Keep drains removable.

  13. AquaponicLynx31 July, 2013 at 5:01 pm

    I had never actually seen your siphon version with the breather “CUP” pretty cleaver.
    Now if you have your grow beds draining into a tank directly below the grow beds, Skip all the extra junk, don’t bother with traps or breather tubes until you test it out because it can be very simple and the extra stuff is only to get it to work if it doesn’t just work in the first place.

    As to the uniseals, they make it difficult to remove the stand pipe. There are some tricks that can be done but…

  14. Pete LoGiudice31 July, 2013 at 12:56 pm

    Forget bulkheads. Get Uniseals. Cheaper and easier to work with and leak proof unlike most bulkheads that are expensive and generally will leak if not properly seated and tightened exactly.

  15. uponmysoapbox130 July, 2013 at 5:03 pm

    I’m having big problems getting the right parts in UK to create a decent aquaponics set up! This looks great!

  16. Bigelow Brook Farm (Web4Deb)29 July, 2013 at 4:38 pm

    I had purchased a bunch of the 1-1/4″ fittings at surplus for a fraction of the price of new ones so it’s what I’m stuck with. 😉 Most of the ones that I’ve found don’t have 3/4″ slip-fit built in, which would be the best. By luck, the 1-1/4″ thread to 1″ slip fit adapter and 1″ to 3/4″ adapter are fairly cheap and can be found at Loews or HD so I just went with that.

  17. Chad Davis29 July, 2013 at 3:55 pm

    why not buy the bulk head with a 3/4″ out ? then you wouldn’t need the adapters ? I know that this is really obvious. hence the question.
    Is there a reason for using the larger bulkhead.. not being a ass really would like to know.

  18. Bigelow Brook Farm (Web4Deb)27 July, 2013 at 10:08 pm

    I don’t know what all the part numbers are. The problem is there are several types of bulkhead fittings on the market which need different adapters. The best bet would be to find a bulkhead fitting, then search at Lowes or HD for the adapters that will get it down to a 3/4″ pipe.

  19. BroganTDB27 July, 2013 at 7:58 pm

    Here is a request, could you post a parts list that one can print out? The adapters for the stand pipe and the one for the trap are confusing…

  20. Tommytune4527 July, 2013 at 3:00 pm

    Thank you so much for keeping your instructions brief and to the point, the music low and speeding the video through the repetitive tasks. Your topic is great. But I really appreciate how you put your video together. Thank you!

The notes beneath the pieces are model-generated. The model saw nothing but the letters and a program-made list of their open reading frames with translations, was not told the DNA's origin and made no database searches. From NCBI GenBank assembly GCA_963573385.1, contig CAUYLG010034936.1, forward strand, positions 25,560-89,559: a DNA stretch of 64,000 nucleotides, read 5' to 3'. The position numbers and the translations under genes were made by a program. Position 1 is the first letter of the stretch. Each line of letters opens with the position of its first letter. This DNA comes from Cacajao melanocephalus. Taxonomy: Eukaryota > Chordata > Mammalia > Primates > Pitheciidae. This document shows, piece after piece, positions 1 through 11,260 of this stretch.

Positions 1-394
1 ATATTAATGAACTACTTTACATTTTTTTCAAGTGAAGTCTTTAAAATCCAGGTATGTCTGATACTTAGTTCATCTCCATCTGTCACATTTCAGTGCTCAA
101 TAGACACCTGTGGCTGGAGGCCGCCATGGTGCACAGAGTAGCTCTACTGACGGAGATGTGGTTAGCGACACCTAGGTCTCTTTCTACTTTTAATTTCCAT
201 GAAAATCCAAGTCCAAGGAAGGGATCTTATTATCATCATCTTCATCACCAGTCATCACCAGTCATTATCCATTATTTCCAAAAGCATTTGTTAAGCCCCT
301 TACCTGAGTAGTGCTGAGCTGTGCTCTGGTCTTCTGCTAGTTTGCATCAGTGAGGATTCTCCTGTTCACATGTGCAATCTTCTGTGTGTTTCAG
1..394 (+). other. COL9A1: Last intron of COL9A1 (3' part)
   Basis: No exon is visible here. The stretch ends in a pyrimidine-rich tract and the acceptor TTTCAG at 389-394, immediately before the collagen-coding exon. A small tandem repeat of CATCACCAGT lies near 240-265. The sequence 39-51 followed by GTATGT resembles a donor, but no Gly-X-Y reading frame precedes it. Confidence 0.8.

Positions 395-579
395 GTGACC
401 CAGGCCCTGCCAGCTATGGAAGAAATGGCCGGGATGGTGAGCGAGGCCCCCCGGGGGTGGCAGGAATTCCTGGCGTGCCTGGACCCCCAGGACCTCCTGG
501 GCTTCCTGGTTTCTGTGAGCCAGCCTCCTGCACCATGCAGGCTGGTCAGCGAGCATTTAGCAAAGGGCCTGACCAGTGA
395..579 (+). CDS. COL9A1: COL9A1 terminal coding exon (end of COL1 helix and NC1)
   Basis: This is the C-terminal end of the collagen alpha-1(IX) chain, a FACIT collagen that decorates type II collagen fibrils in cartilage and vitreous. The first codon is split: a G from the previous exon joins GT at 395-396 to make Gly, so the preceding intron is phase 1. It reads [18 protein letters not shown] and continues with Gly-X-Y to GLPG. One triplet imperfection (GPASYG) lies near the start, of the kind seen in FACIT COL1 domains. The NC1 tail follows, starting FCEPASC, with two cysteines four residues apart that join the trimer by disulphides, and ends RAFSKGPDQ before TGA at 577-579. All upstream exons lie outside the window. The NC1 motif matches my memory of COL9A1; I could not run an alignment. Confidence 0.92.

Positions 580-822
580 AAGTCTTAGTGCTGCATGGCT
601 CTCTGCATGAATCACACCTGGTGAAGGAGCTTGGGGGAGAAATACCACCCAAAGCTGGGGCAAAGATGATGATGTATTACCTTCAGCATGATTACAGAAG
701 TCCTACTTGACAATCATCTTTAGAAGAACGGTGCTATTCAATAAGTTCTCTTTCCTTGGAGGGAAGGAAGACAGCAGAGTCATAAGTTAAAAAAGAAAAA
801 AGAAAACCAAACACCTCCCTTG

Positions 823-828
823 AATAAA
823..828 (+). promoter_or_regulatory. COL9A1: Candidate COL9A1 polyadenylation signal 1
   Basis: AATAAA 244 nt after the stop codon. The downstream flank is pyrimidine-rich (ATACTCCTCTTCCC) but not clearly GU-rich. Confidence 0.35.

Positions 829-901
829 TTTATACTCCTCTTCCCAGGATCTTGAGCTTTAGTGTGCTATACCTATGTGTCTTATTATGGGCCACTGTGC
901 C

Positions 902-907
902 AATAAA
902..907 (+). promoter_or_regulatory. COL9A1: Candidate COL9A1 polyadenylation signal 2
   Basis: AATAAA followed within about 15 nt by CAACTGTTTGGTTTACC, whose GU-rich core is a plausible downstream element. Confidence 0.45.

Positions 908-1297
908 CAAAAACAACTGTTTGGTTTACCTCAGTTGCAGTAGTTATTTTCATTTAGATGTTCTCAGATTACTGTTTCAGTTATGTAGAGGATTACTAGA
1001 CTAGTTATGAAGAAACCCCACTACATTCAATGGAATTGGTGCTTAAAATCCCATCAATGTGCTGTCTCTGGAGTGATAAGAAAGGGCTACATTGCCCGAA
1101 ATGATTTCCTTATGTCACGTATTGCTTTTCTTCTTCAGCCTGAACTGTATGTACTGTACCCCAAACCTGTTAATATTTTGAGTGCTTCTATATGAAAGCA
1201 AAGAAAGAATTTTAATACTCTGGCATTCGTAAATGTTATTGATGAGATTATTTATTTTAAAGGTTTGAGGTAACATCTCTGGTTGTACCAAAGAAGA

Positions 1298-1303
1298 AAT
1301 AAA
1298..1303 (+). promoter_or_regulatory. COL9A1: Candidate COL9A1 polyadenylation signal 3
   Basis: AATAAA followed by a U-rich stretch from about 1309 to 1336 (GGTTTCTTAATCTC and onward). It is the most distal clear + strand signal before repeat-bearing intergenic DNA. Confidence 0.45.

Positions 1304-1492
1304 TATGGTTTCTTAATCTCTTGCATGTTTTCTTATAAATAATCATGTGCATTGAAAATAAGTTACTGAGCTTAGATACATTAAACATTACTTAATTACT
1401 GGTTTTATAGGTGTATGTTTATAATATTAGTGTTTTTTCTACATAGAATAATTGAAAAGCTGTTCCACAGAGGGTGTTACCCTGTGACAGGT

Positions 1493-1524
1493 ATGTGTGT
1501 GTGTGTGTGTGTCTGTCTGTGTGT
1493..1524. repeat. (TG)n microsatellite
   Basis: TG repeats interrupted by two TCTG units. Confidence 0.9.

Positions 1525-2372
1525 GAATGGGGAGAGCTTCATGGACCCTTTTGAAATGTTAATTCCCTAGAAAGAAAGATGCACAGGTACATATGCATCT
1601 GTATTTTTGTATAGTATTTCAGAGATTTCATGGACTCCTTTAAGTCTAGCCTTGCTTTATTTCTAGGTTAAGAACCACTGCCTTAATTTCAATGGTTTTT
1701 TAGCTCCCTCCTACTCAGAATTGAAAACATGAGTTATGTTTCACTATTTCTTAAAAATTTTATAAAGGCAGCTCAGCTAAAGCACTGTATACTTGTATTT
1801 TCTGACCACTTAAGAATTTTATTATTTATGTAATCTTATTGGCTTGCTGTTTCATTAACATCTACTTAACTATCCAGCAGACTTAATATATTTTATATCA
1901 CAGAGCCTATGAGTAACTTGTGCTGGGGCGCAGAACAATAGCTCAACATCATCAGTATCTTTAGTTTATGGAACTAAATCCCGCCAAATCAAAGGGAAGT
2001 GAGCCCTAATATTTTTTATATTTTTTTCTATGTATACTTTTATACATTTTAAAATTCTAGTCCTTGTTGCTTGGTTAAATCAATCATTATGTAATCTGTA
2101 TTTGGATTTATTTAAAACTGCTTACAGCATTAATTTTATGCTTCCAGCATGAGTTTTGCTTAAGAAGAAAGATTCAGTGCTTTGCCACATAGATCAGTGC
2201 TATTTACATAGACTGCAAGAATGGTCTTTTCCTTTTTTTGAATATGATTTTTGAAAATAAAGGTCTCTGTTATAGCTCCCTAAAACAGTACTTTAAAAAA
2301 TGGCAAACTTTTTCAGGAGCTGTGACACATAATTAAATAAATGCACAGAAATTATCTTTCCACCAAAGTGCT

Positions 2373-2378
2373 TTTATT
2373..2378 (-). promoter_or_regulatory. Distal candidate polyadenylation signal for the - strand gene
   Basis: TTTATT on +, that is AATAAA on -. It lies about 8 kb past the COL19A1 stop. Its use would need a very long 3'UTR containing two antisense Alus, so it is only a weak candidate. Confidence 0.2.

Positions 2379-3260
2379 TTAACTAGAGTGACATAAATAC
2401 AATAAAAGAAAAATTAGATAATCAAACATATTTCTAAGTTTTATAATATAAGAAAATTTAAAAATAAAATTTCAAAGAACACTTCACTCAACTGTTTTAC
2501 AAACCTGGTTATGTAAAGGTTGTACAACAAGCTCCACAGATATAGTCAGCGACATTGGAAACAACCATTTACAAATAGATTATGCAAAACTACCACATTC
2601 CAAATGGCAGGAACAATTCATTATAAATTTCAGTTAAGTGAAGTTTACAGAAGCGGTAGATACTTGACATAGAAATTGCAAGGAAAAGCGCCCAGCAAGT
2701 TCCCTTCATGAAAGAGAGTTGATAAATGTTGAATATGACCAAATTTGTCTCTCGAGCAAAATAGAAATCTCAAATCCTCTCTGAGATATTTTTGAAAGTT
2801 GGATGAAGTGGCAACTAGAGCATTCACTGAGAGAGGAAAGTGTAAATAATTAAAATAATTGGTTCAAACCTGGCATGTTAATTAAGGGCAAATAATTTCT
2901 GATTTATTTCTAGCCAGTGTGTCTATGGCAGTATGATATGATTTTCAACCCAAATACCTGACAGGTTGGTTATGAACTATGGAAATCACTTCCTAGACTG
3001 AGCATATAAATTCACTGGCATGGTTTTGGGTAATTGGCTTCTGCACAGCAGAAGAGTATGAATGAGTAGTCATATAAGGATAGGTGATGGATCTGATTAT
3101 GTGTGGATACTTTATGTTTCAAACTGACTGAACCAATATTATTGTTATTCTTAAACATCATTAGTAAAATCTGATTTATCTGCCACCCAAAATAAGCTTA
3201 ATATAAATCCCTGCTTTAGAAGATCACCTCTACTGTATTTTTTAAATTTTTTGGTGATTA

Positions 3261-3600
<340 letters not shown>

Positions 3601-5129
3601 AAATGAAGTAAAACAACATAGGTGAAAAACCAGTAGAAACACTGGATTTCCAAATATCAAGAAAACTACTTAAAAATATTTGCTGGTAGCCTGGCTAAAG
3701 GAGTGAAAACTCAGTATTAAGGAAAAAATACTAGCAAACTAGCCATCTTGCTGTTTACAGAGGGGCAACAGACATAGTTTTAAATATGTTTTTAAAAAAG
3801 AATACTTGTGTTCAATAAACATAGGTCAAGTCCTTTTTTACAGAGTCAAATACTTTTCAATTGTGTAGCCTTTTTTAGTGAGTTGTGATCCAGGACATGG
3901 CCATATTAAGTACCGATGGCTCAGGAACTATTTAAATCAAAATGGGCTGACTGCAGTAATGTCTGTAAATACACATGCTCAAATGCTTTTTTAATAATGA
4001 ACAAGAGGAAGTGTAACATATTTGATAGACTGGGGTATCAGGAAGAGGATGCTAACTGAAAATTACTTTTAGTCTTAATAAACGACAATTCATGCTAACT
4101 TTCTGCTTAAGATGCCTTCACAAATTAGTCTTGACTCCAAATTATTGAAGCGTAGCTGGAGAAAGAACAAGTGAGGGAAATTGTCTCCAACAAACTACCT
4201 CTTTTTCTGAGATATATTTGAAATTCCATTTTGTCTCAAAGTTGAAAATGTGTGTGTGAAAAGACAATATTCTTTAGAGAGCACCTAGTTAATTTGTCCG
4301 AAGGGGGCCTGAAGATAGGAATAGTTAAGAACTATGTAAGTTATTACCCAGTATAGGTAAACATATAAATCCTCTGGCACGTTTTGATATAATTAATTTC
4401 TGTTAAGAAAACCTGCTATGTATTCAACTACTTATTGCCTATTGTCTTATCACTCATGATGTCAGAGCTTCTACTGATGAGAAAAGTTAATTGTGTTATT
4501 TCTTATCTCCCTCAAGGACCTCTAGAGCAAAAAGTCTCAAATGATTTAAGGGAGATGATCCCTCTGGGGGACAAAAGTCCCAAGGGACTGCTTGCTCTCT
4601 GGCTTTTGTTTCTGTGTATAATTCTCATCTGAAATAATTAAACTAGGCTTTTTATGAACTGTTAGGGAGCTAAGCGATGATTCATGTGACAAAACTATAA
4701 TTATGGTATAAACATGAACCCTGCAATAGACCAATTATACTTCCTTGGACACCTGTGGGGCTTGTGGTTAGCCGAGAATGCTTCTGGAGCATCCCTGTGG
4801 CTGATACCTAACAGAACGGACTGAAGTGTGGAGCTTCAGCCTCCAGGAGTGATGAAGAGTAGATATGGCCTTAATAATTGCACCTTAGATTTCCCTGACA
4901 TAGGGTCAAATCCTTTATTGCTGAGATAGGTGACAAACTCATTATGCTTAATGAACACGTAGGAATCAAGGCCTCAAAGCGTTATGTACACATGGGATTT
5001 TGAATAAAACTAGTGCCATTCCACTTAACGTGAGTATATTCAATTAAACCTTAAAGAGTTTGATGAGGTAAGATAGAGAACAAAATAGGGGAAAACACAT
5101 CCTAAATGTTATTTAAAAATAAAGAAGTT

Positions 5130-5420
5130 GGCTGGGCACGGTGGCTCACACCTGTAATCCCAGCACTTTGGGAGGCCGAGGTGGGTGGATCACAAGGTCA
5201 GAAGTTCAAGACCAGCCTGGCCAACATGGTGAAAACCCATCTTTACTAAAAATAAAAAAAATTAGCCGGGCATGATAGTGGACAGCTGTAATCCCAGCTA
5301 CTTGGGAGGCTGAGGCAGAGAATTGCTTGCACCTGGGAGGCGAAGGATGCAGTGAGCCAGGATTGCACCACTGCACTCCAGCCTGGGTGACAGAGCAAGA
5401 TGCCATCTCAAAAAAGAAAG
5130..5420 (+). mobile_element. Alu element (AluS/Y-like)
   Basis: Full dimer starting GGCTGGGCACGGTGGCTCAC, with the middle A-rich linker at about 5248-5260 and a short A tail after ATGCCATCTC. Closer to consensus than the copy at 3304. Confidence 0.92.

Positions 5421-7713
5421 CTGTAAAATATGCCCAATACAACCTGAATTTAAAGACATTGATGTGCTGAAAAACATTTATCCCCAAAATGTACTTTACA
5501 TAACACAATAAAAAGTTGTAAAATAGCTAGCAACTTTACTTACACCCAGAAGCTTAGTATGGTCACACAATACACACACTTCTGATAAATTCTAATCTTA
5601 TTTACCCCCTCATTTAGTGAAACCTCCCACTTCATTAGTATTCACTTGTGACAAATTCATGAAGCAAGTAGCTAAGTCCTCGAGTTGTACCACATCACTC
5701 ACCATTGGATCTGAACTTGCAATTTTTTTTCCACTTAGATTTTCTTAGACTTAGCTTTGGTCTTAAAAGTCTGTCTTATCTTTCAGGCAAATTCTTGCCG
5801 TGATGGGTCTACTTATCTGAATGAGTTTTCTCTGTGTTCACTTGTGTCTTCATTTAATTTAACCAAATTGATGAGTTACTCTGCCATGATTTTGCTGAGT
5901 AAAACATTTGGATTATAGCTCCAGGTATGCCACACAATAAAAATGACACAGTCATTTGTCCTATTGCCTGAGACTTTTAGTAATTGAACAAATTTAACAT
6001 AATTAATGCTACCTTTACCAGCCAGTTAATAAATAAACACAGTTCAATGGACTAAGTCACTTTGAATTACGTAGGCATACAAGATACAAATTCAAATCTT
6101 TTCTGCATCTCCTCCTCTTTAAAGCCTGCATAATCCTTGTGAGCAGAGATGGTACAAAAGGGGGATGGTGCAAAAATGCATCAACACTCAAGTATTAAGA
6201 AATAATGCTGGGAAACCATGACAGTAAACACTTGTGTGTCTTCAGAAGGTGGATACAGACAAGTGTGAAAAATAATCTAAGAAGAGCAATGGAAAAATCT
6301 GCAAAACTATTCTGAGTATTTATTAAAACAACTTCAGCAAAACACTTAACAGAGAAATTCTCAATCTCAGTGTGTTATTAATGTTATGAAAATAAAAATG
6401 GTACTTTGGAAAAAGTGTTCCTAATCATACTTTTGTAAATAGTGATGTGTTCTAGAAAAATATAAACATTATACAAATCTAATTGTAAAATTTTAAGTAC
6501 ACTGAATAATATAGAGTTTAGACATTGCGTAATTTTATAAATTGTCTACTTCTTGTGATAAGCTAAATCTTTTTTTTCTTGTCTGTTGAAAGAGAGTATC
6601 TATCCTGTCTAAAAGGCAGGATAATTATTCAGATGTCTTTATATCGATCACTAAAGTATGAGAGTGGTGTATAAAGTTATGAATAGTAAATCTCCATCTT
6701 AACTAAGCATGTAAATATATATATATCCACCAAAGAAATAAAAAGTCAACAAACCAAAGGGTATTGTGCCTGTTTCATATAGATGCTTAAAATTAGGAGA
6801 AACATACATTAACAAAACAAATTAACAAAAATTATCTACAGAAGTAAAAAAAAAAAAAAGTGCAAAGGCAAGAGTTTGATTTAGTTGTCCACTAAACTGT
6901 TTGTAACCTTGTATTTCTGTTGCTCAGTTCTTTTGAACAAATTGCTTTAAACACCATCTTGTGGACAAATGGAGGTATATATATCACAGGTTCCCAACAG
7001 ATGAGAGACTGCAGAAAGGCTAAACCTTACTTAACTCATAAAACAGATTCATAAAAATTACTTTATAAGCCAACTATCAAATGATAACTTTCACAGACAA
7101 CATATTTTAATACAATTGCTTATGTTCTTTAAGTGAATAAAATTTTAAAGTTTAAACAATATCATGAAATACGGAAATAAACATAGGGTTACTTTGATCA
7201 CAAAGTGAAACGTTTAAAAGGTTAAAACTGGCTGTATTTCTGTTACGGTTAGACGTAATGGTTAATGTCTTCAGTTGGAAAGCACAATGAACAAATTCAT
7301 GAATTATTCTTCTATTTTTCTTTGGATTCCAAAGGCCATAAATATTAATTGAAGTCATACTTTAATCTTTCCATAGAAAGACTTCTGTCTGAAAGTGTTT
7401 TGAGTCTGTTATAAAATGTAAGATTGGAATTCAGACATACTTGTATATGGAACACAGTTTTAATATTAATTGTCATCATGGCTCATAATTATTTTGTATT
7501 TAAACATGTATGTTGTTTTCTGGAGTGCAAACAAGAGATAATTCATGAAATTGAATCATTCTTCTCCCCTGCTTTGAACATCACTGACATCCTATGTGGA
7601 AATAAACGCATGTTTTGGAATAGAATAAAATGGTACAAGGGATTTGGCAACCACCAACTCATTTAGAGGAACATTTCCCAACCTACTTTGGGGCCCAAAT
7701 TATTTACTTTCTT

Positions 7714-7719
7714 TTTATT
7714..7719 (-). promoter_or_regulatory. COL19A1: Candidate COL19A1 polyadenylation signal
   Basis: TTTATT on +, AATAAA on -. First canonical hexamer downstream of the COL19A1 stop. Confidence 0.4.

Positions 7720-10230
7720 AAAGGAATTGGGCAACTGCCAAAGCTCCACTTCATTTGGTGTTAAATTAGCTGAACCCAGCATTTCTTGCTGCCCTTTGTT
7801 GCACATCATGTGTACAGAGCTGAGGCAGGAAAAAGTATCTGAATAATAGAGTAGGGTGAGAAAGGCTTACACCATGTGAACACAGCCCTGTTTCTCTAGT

21. marthale727 July, 2013 at 10:25 am

    I have given up on bell siphons, I remove the bell, and just let the water flow in to the level of the stand pipe. I wonder if you used landscape fabric on the outside of the bell as you have designed if it would stop the roots? Excellent video, if I went back to bell siphon this is the way I would go.

  22. Scott Baker27 July, 2013 at 2:38 am

    1. Lovin’ the Ragtime. 2. I had no table saw so I used a hole saw on the bottom of my bell housing - drilled four holes equidistant around the pipe, then cut it off about halfway with a hacksaw. Table saw looks much easier!

  23. Ethan Dawe27 July, 2013 at 1:13 am

    I’ve watched all of your videos… You do some remarkable stuff. I’m very impressed. I’m doing a small IBC Aquaponics setup soon. Thanks for this video.

  24. Bigelow Brook Farm (Web4Deb)26 July, 2013 at 7:17 pm

    Electronic and software engineer.  🙂

  25. Bigelow Brook Farm (Web4Deb)26 July, 2013 at 5:13 pm

    It’s not required, but sure is helpful. Usually it’s not an issue if you have a small bed, but once you get into the large systems, the water level drains much slower and the siphons don’t always break properly and get stuck in a half on-half-off state. The trap under it helps to burp the siphon to get it started again, if you have a higher flow rate, it’s not necessary, but I run my beds really slow-some of them only cycle every 2-3 hours. With a “traditional” bell setup, it would never start.